URI’s 3rd annual guitar festival promises diverse sound, expansive learning

World-Class Guitarists give back, establish voice for young people in music

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Adam Levin
Adam Levin, prize winning classical guitarist and director of this year’s festival. Photo courtesy of Adam Levin

KINGSTON, R.I.- March 7, 2018- The University of Rhode Island in collaboration with Pump House Music Works will present the third annual University of Rhode Island Guitar Festival Friday, April 6 through 8. Ticket prices vary by event, all of which are open to the public.

Last year, the festival paired with the Wheeler School in Providence to include students and their families from the school. This year, the festival aims to showcase sounds from all over the world while reaching as wide an audience as possible, focusing these efforts right here in Kingston.

“Little by little we are growing this fledging guitar community into a flourishing epicenter of musical activity. This year we tout the virtuosity of some incredible music figures,” said Adam Levin, prize winning classical guitarist, instructor in the department of music at URI and director of this year’s festival.

“Our goal is to expand musical horizons and add international appeal to the festival,” said Levin. “This year, the festival will feature artists playing sounds from all over the world, including South Africa, Israel, the Netherlands, Croatia and more.”

Derek Gripper
Derek Gripper of Cape Town, South Africa posing with his classical guitar. Photo courtesy of Derek Gripper.

This year’s festival is about celebrating diversity in guitar genres and will showcase the global influences on the instrument. Derek Gripper of Cape Town, South Africa will perform the sounds of his country on a classical six-string guitar. Levin and Israeli mandolin player Jacob Reuven will present a set of never-before heard work by Israeli composers. Additionally, the festival will include sounds of jazz fusion from Fareed Haque and Goran Ivanovic, acoustic guitar from Peter Janson, classical guitar from Robert Bekkers and Frank Wallace, and Mezzo-Soprano Nancy Knowles.

Jacob Reuven
Jacob Reuven playing the mandolin in Venice. Photo by Luca Fazzolari.

“We hope to unify music lovers, guitar enthusiasts and students alike,” explained Levin. “Students from around New England, even around the country, can come to Rhode Island and have the opportunity to work with and learn from some of the best international musicians.”

Unlike past years, the first two days of the program will be held at Pump House Music Works, 1464 Kingstown Road., South Kingstown, R.I. with the third day at the URI Fine Arts Center on the Kingston Campus.

“URI is fortunate to have an artist of Adam Levin’s stature among our talented faculty in the department of music,” said Mark Conley, chair of the Department of Music. “The lineup of clinicians and performers this year is spectacular, and we look forward to welcoming guitarists from across New England as they join us for this major festival.”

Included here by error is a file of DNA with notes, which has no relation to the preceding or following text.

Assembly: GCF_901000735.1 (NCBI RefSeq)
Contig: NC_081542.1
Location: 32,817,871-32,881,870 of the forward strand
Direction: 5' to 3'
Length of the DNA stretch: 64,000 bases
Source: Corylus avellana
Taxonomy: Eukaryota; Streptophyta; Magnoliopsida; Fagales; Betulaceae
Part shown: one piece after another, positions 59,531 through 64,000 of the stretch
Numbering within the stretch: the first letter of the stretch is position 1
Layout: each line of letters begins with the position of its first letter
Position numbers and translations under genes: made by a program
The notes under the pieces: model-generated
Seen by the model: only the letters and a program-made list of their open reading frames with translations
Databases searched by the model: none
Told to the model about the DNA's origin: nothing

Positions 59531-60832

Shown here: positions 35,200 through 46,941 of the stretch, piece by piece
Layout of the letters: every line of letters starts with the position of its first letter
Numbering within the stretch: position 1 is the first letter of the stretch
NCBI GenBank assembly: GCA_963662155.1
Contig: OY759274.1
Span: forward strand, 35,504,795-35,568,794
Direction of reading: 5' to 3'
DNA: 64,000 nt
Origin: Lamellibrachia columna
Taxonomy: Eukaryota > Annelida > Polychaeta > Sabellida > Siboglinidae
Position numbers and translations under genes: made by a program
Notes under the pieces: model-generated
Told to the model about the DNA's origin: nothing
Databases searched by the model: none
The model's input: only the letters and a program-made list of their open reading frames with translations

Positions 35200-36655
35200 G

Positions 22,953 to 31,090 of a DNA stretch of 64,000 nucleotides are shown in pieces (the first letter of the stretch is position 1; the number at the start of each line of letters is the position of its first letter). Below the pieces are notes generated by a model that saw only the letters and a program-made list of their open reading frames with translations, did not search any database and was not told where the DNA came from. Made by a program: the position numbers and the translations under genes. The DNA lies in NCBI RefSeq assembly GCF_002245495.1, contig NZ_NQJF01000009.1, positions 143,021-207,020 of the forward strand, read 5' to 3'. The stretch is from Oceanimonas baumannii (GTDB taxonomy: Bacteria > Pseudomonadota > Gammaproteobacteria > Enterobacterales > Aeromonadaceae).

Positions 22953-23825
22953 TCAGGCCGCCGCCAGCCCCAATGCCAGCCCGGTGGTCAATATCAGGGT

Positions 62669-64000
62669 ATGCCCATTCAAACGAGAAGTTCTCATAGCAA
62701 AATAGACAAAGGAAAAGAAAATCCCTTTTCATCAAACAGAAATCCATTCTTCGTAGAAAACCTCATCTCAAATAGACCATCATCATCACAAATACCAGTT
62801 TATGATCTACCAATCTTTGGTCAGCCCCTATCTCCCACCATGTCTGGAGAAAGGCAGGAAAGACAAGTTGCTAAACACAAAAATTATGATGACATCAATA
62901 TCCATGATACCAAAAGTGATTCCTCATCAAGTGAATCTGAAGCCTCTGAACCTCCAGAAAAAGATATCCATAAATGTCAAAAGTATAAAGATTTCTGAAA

One element of this year’s festival that Levin views as a highlight is the Rising Star Program, a virtual competition. The winner will be offered an opportunity to play live in next year’s festival.

“Classical musicians are often familiar with competitions that are cutthroat and tend to alienate people who are not up for that challenge,” explained Levin. “Our goal is to change the environment of competition and be sensitive to individuals who want to participate for the love of music and education.”

To be entered in the virtual program, Levin said participants must be 20 or older and must submit a 10-minute unedited video. Once videos are submitted, a panel of judges plan to strip the audio from the video and base submissions solely on aesthetics and interpretation. All proceeds from the Rising Star Program will provide scholarship opportunities for students to participate in the festival.

Levin, along with the other coordinators, hope the festival acts as a forum to showcase the diversity of guitar performance. The education and scholarship components provide world-class comprehensive education to students and music enthusiasts alike.

“The concerts are especially appealing to general audiences while master classes, ensemble workshops and lectures are open to anyone with an interest in music and the willingness to learn,” said Levin. “The diversity of musicians we have lined up for this festival makes me overwhelmingly proud. This is an event that cannot be duplicated.”

Active participation passes for the weekend include access to master classes, concerts, open mics, ensemble workshops, and lectures are available for $110.

Single day auditor passes for days two or three are $50 each. A three-day auditor pass is $80.

Tickets to concerts are sold on a show-to-show basis and are $7 for students and $12 for general admission.

In addition to Pump House Music Works, other sponsors for this event include The Augustine Foundation, D’Addario Foundation, The University of Rhode Island Department of Music, Wakefield Music Services, Alhambra Guitars, Kenny Hill Guitars, Joseph Burros, Coastal HVAC, and Aaron Green Guitars.

To learn more about the University of Rhode Island’s third annual Guitar Festival or to purchase tickets, click here.

Olivia Ross, an intern in the Marketing and Communications Department at URI and public relations major, wrote this press release.